Smithy Lane Cottages, now demolished, were situated halfway along the village on the south side of the road, these were occupied by three families, at the far end out of the picture is the front door is the cottage that John Lowe with his wife and family. The main front door with the porch Jim Doughty and his wife Vera and at this end Bill Ecclestone and his wife , (thats Mrs Ecclestone in the picture at her front wicket) they lived in the smaller section attached to this end of the main house, it can be seen in the lower picture on the right. I understood that Bill was the thatcher, he got too old and unsteady to repair the thatch on the old estate cottages and no one left with enough skills to do that kind of roof repairs.
To add to the problem of thatching, combines were just coming in and the wheat crop had to be left standing another two weeks to get fully ripe, by this time the straw was brittle and broke up going through the drum of the combine head first. When cut with a binder there was some green and life still in the stem/straw, and harvested long so to speak, then later in the winter it was fed into the threshing drum parallel with the rotation of the drum the straw coming out still long.
As time went on new varieties of wheat were bred with shorter straw and higher yielding of grain. Now some fields of wheat are grown for its straw here and there for the thatching industry, such as there is, harvested in the old traditional way.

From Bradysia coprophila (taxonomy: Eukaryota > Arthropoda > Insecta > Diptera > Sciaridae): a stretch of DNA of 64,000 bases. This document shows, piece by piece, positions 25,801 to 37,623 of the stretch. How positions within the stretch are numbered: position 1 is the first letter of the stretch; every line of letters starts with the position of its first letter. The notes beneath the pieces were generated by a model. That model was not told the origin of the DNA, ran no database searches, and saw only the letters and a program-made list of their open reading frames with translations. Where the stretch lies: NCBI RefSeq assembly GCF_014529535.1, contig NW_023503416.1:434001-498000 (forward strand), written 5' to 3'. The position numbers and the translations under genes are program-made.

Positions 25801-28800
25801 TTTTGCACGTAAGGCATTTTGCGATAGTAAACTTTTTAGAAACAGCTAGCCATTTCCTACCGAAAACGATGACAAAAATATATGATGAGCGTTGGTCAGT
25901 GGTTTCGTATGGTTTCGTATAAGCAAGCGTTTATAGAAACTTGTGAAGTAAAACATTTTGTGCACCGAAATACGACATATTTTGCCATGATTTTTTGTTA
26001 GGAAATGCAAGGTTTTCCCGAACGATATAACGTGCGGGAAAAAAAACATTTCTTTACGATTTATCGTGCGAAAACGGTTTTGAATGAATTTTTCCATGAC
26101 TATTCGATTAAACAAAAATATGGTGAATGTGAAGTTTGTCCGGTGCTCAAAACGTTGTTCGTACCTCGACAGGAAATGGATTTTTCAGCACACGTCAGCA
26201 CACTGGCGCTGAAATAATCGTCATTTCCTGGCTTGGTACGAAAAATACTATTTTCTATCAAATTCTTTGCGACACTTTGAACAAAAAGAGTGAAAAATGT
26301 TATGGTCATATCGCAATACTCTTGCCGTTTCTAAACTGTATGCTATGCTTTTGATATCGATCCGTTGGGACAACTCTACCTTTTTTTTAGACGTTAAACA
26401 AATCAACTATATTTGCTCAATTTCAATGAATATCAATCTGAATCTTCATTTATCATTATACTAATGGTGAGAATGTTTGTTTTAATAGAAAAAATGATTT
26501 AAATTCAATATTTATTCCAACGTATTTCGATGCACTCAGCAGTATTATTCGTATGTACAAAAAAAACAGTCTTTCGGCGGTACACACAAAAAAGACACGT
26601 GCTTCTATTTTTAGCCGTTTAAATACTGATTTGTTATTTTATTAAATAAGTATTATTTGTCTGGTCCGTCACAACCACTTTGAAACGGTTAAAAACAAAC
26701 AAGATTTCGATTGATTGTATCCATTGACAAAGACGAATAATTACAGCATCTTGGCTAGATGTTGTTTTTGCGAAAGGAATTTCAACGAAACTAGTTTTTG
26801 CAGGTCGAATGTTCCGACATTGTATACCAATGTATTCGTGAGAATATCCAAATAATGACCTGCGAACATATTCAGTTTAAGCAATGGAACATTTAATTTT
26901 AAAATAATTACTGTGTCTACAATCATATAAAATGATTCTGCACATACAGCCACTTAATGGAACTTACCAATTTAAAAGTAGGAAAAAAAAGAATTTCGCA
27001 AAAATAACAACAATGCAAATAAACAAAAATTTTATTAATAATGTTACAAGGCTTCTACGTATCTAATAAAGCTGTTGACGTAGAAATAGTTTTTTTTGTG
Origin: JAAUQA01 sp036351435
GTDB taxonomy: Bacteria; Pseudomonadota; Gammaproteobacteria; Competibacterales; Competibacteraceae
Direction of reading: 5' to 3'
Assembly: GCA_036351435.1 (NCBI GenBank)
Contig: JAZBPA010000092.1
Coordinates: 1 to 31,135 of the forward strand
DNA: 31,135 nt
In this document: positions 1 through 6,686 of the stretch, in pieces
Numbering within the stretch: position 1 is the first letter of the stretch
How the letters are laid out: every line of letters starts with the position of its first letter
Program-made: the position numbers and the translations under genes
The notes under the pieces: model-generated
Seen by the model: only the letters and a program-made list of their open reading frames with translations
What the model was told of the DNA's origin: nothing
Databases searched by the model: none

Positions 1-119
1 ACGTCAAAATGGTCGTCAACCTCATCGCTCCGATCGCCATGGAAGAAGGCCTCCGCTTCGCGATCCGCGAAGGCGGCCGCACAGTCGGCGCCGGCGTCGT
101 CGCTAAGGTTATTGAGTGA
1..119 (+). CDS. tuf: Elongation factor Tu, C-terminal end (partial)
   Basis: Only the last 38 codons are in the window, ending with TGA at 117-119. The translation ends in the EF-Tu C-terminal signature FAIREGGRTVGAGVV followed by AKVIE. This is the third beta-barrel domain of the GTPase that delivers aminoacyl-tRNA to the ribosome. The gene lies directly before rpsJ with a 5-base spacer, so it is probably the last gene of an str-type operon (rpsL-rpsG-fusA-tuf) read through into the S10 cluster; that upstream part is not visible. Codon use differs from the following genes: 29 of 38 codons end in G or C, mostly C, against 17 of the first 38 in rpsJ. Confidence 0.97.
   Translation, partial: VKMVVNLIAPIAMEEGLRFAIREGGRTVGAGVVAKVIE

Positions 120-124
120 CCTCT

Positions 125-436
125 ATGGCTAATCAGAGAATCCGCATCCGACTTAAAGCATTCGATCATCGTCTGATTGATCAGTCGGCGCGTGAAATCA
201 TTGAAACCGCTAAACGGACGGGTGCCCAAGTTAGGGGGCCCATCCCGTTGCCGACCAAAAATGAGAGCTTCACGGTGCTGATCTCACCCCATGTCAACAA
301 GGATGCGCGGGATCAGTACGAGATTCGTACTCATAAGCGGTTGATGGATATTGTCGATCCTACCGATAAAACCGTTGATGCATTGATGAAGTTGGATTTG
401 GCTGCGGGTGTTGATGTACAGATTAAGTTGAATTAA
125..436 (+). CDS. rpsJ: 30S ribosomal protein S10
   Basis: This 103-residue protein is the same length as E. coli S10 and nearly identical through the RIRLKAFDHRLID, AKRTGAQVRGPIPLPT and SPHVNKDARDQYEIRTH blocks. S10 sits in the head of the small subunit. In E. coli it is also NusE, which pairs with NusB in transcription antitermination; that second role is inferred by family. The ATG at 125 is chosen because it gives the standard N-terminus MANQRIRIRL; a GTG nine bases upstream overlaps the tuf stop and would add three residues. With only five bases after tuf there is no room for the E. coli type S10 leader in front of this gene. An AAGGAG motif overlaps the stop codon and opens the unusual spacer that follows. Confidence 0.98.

These were taken down to make way for the second lot of twenty houses and four bungalows, two of which sit on the site of these old cottages. The cellar to the middle one reached out from under the house almost to the edge of the road, it took almost half the rubble from the house to fill in the cellar
Bill Ecclestone with his dog standing looking back at who is taking the picture, his cottage is on the right. The over hanging branches of the oak tree on the right was sawn down by two men and a cross cut saw, the old stump is still there, rotting away with some flowers now planted in it. Again that was sawn down to make way for the new houses, the hedge and hedge bank excavated out to make a road way in to a cul de sac, Bramall Close.